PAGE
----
Lambholm South Holy Bull (G2) winner and Besilu Stables Florida Derby (G1) runner-up Upstart recorded the bullet move of the morning, clocking in at 59.95 seconds for five-furlongs. With exercise rider Vicki King aboard, the son of Flatter galloped about a quarter-way around the track before pulling up and breaking off to breeze at the half-mile pole. The bay recorded his first split in 12 4/8 seconds before being asked to pick up the pace slightly, and the ridgling immediately responded, improving his second split by almost a full second. He powered through the lane for the second-half of the work under a virtually motionless King and appeared difficult to pull up after a strong gallop out.
“He felt great,” King said. “He felt really good. He’s done everything right. He went the right time – everything, the fractions were perfect.”
“He’s push-button. He’s really a nice ride,” she added. “If he messes up, it’s the rider’s fault, because he does anything you ask him to do!”
King said having difficultly pulling up is the norm when riding the eager bay, noting he has great endurance.
“He’s always like that – before and after the breeze,” she said. “He’s just wants to go around again. He’s happy to keep going.”
Trainer Rick Violette was similarly very pleased with Upstart’s work, noting the ease with which he carried his speed.
“It was kind of typical [for him], very professional,” he said. “He looks like he’s two-minute licking but he’s going in 12 [second-intervals]. He didn’t want to pull up. He did it easily, and it basically was a typical Upstart work, which is what we were looking for.”
Violette said he’s learned that his trainee excels when racing off fast works.
“All [Vicki King] has to do is move her hands a little bit and he accelerates,” he said. “He likes to work fast going into his races. His best races have come off fast workouts. When I toyed with that and toned it down a little bit, he didn’t run his A-race, which is kind of my program, but it was also something we’ve learned [about him] as a 2-year-old and 3-year-old. He wants to zip a little bit, and we try to keep our horses happy.”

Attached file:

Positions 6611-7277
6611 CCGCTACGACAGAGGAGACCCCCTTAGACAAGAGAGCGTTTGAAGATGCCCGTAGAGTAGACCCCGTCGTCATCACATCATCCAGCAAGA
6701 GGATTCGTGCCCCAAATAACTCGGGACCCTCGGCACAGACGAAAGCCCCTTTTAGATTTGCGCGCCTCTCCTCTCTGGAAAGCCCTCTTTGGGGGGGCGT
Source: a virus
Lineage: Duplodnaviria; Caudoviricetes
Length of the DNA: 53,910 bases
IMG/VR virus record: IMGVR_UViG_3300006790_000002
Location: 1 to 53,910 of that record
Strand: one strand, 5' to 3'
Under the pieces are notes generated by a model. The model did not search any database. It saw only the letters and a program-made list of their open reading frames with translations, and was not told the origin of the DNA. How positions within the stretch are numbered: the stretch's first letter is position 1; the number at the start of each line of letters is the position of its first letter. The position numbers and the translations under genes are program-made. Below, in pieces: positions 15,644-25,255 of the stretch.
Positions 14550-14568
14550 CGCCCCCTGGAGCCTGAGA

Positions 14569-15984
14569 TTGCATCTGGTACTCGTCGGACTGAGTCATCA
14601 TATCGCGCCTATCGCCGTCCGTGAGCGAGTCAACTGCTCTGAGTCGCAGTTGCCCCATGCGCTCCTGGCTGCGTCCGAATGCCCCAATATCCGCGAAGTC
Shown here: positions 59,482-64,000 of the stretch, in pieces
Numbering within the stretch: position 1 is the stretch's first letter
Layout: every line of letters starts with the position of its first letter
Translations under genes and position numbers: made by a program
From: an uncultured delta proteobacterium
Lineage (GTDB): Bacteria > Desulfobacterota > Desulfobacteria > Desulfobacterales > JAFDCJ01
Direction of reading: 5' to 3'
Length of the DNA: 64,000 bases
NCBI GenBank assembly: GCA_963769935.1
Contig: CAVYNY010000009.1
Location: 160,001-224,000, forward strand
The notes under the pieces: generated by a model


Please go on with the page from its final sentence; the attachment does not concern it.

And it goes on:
Following the work, Upstart cooled out when walking Violette’s shed row before being led to the turnout ring and taking a routine roll on his back. Upon rising, the ridgling let out a playful buck, seemingly full of energy after the serious exercise. Violette said his trainee has thrived since missing a scheduled workout about two weeks ago due to a spiked fever.
“He looked like he just walked out of his stall,” Violette said. “It’s pretty cool. We’ve had one little bullet that we dodged, and it doesn’t seem to have had any after effect, that’s for sure. He’s had two good breezes and a two-minute lick, and now we’ll just let him feel like King Kong for a week and head him over there (to Louisville) and see what happens.”
Upstart will return to the track Sunday to gallop before traveling to Louisville on Tuesday.
“He’ll leave Tuesday. He’ll gallop a little bit tomorrow and Monday. Tuesday will be his walk day, and then we’ll recharge for a big day on Saturday,” Violette said. “He’ll just gallop [leading up to the Kentucky Derby]. He’ll school in the gate and school in the paddock and that’s it – just a couple one-on-one stuff.”
Wood Memorial (G1) winner Frosted, who finished second and fourth, respectively, in Gulfstream’s Holy Bull (G2) and Fountain of Youth (G2), breezed minutes earlier. Under exercise rider Rob Massey, the dappled gray breezed five furlongs in 1:01.10. The Kiaran McLaughlin trainee was timed in an almost identical 1:01.35 when he worked last Thursday.
“We had a great racetrack today,” McLaughlin said. “We wanted to see a maintenance work, and we’re all systems go. He worked great – went in 1:01 – and it was very similar to last week. We’re very happy with it.”
“We didn’t want to see any changes, and we’re just happy to keep seeing the same, seeing him work well and within himself,” he added. “He’s gone perfect.”
After training up to the Wood Memorial at Palm Meadows, McLaughlin elected to return the son of Tapit to South Florida to keep things status quo. Under a sunny sky on a warm, picture-perfect morning, McLaughlin said the weather also played a role in his decision.
“Going into the Wood [Memorial], he worked every week here and flew up there and won,” he said. “Weather was a big thing. It looked rainy in Kentucky, and it has been, and in New York, too. It just looked like it was the right move. He’s trained great here.”
Frosted will depart for Louisville on Tuesday and spend the rest of the week galloping up to a start in the Run for the Roses.
“On Tuesday he flies at noon. He’ll train here (at Palm Meadows) Tuesday morning, fly up, and train there (in Louisville) Wednesday, Thursday, Friday, and maybe Saturday, too. We’ll also go through the paddock, but not in the afternoon.”